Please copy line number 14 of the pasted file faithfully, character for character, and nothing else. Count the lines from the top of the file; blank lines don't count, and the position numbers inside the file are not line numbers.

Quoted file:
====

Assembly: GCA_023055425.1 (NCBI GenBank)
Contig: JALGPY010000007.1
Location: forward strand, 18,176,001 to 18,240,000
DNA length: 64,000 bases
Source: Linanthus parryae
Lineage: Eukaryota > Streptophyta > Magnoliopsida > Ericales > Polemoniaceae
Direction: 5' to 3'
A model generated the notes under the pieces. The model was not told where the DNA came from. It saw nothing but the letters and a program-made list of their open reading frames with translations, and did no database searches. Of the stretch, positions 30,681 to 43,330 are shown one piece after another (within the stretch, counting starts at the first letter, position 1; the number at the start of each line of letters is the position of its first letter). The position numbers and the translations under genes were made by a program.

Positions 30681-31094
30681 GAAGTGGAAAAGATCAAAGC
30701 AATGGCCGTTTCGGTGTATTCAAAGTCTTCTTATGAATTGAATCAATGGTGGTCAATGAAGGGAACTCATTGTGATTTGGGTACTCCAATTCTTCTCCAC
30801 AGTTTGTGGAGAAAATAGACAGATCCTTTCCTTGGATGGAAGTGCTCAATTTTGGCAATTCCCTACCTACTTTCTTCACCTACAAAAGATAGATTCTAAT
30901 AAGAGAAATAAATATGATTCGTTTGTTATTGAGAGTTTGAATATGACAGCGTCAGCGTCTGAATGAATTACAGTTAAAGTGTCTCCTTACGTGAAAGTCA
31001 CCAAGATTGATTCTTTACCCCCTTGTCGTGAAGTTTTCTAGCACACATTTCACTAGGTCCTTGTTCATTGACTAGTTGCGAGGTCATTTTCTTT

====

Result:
31001 CCAAGATTGATTCTTTACCCCCTTGTCGTGAAGTTTTCTAGCACACATTTCACTAGGTCCTTGTTCATTGACTAGTTGCGAGGTCATTTTCTTT